Providers said they are facing increased challenges around nearly every corner: from buying protective equipment and cleaning supplies in a hypercompetitive marketplace, to just getting enough gallons of milk from supermarkets enforcing strict quotas.

At first, the staff at Tracy Jost’s Kids Campus Early Learning Center wore homemade face masks, but she wanted a higher-rated protection. After searching online, Jost ultimately paid $450 to buy 50 masks, and shelled out another $180 for two no-contact thermometers.

About 35 children are still attending her Dunkirk-based center, which usually serves about 150 children, Jost said.

The center is owed about $36,000 from the state for operating the essential workers program, she said.

Earlier this month, a last-minute payment from the federal Payroll Protection Program allowed her to pay her employees.

“That was the only thing that kept me from not having to close,” Jost said. “ … I almost didn’t make payroll for the first time in 14 years.”

Lisa Herbst, who owns two child care centers in Anne Arundel County ― Wee Lad & Lassie Early Learning Center and A Child’s Garden Preschool & Child Care ― said she’s applied for three different state and federal small business relief programs, but hasn’t received funding from any of them. She’s also received no payment from the state for opening as an essential provider, Herbst said.

She’s dipped into and depleted her savings to continue providing care for 11 children between the two centers, where she used to serve about 100.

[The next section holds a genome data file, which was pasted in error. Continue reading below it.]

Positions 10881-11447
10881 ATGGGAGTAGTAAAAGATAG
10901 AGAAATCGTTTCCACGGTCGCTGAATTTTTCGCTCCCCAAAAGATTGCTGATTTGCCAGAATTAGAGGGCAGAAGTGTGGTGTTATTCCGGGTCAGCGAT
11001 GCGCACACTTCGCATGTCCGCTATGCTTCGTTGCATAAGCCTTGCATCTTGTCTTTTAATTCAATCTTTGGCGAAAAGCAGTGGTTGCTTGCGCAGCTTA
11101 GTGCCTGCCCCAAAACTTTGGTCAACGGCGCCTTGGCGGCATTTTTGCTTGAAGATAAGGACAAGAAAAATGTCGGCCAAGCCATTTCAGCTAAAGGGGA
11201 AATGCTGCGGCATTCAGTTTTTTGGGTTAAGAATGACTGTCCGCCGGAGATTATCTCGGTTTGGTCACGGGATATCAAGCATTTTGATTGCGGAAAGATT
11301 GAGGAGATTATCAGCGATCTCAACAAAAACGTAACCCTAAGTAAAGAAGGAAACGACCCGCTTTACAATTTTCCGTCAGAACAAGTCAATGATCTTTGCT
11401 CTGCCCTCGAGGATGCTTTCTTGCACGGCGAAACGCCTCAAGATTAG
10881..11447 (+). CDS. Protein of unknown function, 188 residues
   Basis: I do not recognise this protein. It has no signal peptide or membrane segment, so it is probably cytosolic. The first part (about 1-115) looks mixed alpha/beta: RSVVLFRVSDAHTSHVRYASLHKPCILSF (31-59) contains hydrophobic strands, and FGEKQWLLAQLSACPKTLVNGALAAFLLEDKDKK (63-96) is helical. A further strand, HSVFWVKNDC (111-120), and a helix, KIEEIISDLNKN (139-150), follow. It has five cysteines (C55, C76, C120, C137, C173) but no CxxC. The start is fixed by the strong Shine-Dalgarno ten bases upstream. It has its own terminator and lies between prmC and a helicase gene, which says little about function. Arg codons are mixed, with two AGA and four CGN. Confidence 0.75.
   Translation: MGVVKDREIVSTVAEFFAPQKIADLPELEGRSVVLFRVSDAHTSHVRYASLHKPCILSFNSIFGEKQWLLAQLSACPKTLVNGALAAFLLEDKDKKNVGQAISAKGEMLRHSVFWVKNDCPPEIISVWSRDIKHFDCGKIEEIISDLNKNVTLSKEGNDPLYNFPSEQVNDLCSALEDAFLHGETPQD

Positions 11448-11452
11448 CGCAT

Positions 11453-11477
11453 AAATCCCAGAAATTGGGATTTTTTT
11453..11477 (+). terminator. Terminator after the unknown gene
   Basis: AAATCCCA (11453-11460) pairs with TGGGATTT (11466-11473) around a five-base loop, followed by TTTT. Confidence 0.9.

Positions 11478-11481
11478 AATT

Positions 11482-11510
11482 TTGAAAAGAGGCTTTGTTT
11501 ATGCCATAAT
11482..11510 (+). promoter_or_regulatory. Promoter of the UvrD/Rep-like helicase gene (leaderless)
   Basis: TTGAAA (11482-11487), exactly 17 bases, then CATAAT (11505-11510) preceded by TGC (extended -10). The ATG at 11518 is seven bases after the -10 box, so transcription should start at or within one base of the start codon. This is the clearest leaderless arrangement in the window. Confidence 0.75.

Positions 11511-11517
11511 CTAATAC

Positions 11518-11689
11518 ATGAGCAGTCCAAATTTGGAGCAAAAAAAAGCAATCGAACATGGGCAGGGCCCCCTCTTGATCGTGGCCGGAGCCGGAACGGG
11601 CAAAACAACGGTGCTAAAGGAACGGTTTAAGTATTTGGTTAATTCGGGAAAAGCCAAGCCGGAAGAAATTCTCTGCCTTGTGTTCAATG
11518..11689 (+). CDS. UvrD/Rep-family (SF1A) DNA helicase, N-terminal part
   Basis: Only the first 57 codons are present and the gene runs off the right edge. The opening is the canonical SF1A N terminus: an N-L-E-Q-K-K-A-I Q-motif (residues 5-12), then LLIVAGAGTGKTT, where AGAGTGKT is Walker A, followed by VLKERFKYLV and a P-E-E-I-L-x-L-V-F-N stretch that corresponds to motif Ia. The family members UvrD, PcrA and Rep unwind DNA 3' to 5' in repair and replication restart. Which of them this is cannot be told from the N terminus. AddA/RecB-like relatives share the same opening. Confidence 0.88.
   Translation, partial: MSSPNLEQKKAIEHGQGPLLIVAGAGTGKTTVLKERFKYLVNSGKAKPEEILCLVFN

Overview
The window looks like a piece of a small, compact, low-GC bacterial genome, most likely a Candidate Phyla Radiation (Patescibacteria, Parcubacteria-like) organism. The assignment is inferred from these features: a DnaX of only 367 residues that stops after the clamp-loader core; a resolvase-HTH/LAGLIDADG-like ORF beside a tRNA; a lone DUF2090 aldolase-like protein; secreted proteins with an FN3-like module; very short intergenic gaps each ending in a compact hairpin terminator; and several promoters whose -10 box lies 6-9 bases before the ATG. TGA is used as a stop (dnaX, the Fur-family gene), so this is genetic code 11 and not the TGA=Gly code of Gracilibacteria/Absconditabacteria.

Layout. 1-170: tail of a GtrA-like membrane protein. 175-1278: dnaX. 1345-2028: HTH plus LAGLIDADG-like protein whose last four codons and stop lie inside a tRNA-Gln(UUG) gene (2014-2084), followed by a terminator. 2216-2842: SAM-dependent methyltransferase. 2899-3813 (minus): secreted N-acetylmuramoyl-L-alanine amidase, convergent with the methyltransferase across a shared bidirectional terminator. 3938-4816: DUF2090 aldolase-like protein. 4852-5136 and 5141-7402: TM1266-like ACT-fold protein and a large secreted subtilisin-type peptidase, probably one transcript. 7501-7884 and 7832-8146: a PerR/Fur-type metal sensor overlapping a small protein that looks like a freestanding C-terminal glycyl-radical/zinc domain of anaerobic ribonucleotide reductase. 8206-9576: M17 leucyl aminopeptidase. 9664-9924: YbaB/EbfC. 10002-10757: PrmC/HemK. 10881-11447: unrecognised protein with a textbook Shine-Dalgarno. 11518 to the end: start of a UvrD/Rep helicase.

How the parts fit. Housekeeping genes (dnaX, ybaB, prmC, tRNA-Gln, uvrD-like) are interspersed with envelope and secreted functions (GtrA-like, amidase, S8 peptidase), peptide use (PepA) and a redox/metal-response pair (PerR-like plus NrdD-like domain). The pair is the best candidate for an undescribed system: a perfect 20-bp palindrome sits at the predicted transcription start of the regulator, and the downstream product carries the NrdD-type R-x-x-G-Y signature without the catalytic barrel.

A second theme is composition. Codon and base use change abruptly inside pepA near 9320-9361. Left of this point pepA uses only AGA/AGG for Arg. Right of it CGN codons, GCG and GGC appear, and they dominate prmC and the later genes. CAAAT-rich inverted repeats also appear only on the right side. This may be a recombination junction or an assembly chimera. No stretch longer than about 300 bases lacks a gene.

“Since we decided to heed the call and become an essential personnel child care site, for four weeks, starting five on Monday, no funding has been received,” Herbst said Friday. “I had two payrolls, a month of business expenses ― the building mortgage, utilities, insurance, supplies ― all out of the meager reserves I had. It’s gone. So if money doesn’t come through, we have no choice but to close.”

Peusch said the state needs to ensure payment for providers as quickly as possible.

“Child care workers stepped up to serve essential personnel. And they are essential personnel,” she said. “They’re risking their own safety, their loved ones’ safety and their staff’s safety to do this.”

Concerns about the missing payments prompted a brief dustup Friday morning after a post on social media suggested that Comptroller Peter V.R. Franchot’s office was delaying payment. Franchot (D) issued a statement saying his office would process payments to child care providers as soon as they were received.

“We will mail checks and process direct deposits within hours of receiving the necessary information from MSDE,” Franchot posted on Facebook.

Lawmakers have made attempts to stabilize the child care industry during the pandemic. About $45.5 million in grants for child care were directed to the state of Maryland through federal stimulus program.

Peusch said she’s worried about the future of child care in the state. Most providers will have no way to make up for lost income into the future and some centers may never reopen. Those that do will likely have to abide by new physical distancing or public health guidelines that could limit capacity.

“We’re just hoping that there’s enough programs out there that we’re not going to be completely diminished and decimated,” Peusch said.